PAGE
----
The ideal that one can strive, apply and gainfully labor in effort to achieve a self-understanding or mastery over your failings is a powerful one. It's a human quest that religion seeks to address .. and for which cultism and abusive religion claim to have found the answer. If there is any common thread among the bewildering diversity of spirituality's market share, it is this: that to seek God's favor, blessing and reality in your life, you've got to do something to earn His attention. There's work to do to gain grace from God. And in so doing, that universal weight of guilt and shame over your moral failures can be atoned for. You can bury that hatchet if you follow the rules, do the coursework, login for X amount of hours, put in that time, be accountable..
Works still works. Earning heaven by the sweat of your brow is something we can take to the bank. We get it. That resonates with the guilt driven and the work orientation humanity has brought to its tables globally throughout history. Religion seems to demand lot of spiritual busy work, philosophy an application of mental disciplines and reflection, social scenes drop hints that you should fake it until you make it. Etc. etc.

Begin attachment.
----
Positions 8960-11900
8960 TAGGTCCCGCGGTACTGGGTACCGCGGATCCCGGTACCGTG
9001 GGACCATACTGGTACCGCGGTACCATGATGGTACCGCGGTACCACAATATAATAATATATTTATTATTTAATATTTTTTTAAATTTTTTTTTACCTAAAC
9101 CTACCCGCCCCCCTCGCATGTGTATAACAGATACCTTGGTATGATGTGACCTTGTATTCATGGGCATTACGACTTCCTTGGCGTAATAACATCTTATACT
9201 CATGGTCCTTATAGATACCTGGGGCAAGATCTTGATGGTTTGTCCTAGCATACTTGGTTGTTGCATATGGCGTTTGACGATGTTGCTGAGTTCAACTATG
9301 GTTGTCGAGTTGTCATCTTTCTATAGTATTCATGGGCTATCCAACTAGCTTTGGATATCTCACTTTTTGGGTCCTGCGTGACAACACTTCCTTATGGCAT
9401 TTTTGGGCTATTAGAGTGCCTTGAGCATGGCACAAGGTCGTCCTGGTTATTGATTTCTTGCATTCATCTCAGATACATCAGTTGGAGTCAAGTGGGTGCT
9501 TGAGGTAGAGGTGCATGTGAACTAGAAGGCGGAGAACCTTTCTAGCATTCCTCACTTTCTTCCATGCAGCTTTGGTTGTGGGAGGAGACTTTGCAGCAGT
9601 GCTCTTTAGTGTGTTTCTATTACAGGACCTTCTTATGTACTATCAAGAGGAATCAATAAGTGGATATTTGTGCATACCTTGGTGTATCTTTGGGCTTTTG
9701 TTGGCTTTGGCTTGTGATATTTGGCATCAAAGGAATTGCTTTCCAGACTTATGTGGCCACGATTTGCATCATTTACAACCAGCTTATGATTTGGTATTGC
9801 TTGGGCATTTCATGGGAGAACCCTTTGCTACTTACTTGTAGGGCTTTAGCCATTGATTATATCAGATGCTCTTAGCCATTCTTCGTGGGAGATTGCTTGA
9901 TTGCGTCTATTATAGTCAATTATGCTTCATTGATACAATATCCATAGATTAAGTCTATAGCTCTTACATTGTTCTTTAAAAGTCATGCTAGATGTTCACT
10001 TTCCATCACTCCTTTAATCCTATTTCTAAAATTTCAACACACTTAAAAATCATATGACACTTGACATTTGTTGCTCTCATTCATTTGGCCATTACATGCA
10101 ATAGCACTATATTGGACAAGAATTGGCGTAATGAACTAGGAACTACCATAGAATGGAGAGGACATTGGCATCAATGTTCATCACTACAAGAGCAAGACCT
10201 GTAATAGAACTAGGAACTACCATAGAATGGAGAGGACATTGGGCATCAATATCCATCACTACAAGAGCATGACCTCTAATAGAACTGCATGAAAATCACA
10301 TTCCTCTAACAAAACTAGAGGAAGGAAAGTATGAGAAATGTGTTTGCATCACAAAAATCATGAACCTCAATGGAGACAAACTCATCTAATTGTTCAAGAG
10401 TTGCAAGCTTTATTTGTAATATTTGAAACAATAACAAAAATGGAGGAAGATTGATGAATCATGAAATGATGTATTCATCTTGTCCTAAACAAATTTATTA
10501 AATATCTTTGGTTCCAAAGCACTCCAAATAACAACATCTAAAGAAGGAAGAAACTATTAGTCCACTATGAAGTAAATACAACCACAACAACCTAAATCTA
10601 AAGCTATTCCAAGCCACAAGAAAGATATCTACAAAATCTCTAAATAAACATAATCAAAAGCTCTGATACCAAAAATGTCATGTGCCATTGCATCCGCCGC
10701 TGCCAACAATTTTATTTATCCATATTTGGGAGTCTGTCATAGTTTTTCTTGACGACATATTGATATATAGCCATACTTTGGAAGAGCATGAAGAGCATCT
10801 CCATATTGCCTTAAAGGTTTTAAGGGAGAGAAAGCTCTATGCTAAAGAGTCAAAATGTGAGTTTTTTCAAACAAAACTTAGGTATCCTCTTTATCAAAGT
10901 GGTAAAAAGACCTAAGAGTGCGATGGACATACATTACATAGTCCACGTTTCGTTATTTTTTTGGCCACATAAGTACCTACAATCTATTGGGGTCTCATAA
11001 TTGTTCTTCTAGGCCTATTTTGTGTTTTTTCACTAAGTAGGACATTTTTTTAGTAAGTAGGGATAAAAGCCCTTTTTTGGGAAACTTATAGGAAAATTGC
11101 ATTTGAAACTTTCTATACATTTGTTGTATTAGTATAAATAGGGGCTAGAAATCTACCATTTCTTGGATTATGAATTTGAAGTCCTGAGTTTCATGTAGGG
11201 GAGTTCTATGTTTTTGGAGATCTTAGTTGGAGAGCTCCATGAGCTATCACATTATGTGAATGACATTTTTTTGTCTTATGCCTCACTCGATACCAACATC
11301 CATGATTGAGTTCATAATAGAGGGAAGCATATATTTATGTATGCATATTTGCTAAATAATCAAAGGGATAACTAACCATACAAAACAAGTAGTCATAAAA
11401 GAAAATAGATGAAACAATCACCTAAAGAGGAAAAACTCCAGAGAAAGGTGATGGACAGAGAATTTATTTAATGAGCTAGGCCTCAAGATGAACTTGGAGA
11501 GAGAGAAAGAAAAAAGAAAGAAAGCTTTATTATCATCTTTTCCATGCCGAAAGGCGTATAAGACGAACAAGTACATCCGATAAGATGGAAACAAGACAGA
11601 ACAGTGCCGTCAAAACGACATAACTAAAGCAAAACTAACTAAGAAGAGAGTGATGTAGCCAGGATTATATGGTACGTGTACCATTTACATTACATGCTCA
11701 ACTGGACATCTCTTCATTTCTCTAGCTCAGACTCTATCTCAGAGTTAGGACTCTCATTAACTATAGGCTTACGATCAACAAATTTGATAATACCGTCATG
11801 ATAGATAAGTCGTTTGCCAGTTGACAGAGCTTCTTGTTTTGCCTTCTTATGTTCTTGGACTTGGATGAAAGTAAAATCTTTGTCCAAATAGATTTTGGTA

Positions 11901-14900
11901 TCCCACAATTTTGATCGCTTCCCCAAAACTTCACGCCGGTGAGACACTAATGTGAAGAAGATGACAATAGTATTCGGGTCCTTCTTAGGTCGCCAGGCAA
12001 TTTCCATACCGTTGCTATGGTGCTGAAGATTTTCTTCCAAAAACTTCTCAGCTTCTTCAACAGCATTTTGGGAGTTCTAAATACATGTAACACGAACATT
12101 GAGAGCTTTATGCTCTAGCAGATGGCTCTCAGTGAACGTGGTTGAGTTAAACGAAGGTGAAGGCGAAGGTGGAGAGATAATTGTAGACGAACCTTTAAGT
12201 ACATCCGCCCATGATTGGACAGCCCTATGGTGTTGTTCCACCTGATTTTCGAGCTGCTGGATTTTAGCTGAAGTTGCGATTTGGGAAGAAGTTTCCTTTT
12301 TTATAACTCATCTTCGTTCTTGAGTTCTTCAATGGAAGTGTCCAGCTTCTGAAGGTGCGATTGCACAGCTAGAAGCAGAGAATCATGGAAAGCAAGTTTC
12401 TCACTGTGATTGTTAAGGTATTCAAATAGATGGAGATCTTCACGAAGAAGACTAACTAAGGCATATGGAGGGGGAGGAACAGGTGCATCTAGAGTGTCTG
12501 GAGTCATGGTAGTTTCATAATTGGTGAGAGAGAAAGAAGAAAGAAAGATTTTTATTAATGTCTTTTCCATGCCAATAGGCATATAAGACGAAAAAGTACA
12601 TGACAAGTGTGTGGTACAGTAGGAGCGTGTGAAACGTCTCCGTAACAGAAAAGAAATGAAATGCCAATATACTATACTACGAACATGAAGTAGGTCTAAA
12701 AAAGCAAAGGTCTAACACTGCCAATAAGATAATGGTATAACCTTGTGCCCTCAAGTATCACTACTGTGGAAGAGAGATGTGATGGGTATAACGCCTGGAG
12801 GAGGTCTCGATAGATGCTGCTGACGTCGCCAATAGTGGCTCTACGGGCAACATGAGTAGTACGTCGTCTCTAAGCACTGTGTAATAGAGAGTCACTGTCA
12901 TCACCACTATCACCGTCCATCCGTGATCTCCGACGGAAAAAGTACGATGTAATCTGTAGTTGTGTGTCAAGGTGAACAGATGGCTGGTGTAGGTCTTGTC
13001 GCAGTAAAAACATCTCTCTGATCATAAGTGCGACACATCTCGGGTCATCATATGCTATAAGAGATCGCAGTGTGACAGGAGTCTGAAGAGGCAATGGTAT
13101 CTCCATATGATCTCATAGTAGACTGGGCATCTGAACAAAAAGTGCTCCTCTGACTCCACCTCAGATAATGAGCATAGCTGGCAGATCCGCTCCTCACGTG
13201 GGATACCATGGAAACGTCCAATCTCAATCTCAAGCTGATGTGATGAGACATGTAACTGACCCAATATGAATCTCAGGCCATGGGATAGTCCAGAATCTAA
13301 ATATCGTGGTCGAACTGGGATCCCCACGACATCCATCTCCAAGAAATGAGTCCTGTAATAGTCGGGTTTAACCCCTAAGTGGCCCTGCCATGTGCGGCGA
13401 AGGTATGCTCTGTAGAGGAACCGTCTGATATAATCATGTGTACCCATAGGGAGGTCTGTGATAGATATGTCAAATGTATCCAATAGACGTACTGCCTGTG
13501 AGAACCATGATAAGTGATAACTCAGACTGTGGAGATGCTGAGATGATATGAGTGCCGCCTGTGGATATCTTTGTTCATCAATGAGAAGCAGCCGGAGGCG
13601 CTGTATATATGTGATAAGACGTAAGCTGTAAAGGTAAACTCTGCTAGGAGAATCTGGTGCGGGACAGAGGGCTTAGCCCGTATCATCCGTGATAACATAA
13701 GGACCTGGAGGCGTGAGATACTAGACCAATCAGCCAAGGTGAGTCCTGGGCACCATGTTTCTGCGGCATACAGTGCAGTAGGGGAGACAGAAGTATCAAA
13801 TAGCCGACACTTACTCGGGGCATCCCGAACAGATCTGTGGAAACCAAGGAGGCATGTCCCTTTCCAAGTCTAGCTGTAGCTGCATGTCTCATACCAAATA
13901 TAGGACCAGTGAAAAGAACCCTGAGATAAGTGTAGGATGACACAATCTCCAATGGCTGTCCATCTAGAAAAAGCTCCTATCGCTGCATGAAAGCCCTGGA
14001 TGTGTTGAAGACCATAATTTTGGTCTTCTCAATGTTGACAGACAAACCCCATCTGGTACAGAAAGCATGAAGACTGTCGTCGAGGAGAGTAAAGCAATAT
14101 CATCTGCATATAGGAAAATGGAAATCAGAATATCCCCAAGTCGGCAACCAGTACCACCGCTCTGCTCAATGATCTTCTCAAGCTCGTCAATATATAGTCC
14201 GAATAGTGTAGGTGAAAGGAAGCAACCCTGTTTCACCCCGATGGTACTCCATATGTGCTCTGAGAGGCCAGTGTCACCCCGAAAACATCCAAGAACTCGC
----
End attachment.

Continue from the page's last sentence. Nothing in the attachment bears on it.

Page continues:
Yet the Bible makes clear that our personal deliverance doesn't rely upon anything we can do ourselves. Scripture makes no appeal to that human vanity whatsoever. For there is nothing, it reveals, that anyone can do to address what is surely the main problem of mankind - our need of a Savior to rescue us from the inner evil and squalor called sin, which weighs us all down. Man's problem isn't more stuff, or fame, or means but our need of freedom from our evil and who can loose us from those debts?